Ten terror suspects have been subjected to interim control orders as the war of words over the battle to introduce the new anti-terrorism powers continues.
Five of the suspects were released from Belmarsh prison
Leader of the Commons Peter Hain said Michael Howard's stance on the measures had put the security of the UK at risk.
But Tory co-party chairman Liam Fox said PM Tony Blair had shown he was "arrogant and out of touch".
The home secretary signed the orders after a marathon debate on the powers which peers finally approved on Friday.
The political stalemate over the Prevention of Terrorism Act only ended when the prime minister promised to let MPs review the law in one year.
Under the new law, the interim orders, which are thought to be similar to the bail conditions already imposed on the suspects, will have to be referred to a judge for confirmation within seven days.
They will then be the subject of a full High Court hearing.
On Friday, a Home Office spokesman said the orders would be "proportionate" and would "assist us in combating a threat that remains real and serious".
BBC Home Affairs correspondent Margaret Gilmore said the orders would include a ban on buying communications equipment and using the internet and mobile phones.
There would also be "strong" restrictions on who the 10 men can meet.
She said one of the 10, Abu Qatada, was also banned from preaching because, it is alleged, his sermons have been used by people training suicide bombers.
Mr Hain told BBC Radio 4's Today programme: "This bill is now in a position which balances individual liberty with the necessity to control very dangerous terrorists."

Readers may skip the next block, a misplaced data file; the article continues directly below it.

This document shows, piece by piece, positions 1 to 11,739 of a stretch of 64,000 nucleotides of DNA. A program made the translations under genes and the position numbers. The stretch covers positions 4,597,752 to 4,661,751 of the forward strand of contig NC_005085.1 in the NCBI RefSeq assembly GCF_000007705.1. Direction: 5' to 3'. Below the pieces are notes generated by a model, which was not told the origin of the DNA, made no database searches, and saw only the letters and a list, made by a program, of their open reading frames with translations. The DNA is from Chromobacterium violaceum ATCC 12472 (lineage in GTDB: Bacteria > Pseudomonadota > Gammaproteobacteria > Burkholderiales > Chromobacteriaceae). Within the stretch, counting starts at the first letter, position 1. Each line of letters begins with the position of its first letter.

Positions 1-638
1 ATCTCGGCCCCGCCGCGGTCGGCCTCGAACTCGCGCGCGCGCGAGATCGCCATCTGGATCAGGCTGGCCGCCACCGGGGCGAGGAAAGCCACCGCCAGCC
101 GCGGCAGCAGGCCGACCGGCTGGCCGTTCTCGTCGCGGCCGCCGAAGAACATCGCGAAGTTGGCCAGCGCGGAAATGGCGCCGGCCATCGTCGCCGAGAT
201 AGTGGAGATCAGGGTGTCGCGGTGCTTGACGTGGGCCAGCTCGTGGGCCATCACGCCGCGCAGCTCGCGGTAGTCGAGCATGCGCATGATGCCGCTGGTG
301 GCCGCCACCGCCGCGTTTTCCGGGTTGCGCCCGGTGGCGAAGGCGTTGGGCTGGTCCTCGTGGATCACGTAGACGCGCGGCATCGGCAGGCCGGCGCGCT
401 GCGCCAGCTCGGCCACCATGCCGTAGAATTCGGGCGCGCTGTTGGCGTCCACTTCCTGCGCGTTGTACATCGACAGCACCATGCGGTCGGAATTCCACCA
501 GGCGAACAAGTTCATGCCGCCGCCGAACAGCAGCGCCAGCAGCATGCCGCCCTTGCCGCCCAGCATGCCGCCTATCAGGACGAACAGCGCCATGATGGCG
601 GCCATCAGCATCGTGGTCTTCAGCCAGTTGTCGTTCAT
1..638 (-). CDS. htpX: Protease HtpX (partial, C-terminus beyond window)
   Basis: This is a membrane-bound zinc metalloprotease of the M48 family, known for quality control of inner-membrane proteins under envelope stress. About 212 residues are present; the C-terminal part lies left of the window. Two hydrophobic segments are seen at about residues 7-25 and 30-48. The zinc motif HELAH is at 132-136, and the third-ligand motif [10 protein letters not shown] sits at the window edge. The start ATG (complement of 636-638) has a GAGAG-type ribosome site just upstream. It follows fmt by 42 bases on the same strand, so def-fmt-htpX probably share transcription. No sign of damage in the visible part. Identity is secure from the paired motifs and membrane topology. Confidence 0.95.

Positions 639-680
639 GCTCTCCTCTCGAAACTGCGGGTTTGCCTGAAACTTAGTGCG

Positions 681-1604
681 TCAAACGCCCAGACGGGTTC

He accused Tory leader Michael Howard of putting national security at risk by attacking the bill without having a "coherent alternative".
Shadow attorney general Dominic Grieve said dealing with the terror threat would "dominate politics over the next decade".
"In the long term the control orders, particularly those which restrict liberty, will increasingly come under criticism," he added.
Dr Fox rejected suggestions his party had wanted to "water down" the home secretary's powers.
He told Today: "One of the things that we objected to was that these terrorists were not behind bars or not excluded from this country altogether."
Meanwhile, Lib Dem president Simon Hughes said the party will continue to oppose the bill and would vote to repeal it in the next parliament.
Addressing the party's Welsh Spring conference in Cardiff, he said: "This bill came to parliament with two days in total for all our normal process of consultation. It was an absolute scandal of a process."
Political wrangling over the orders finally ended on Friday, three days before the current Anti-Terrorism, Crime & Security Act 2001 was due to expire.
During the long political "ping-pong", peers had refused to give up amendments that would put a 12-month time limit on the bill and place a higher standard of proof on suspects.
Instead, the bill bounced between the two houses four times as the two sides failed to reach agreement.
As the debate raged, one suspect was freed by a Special Immigration Appeals Commission on Thursday and another, being held under house arrest, had his conditions relaxed.
The other eight men were released on bail from London's Belmarsh prison and Broadmoor secure mental hospital on Friday.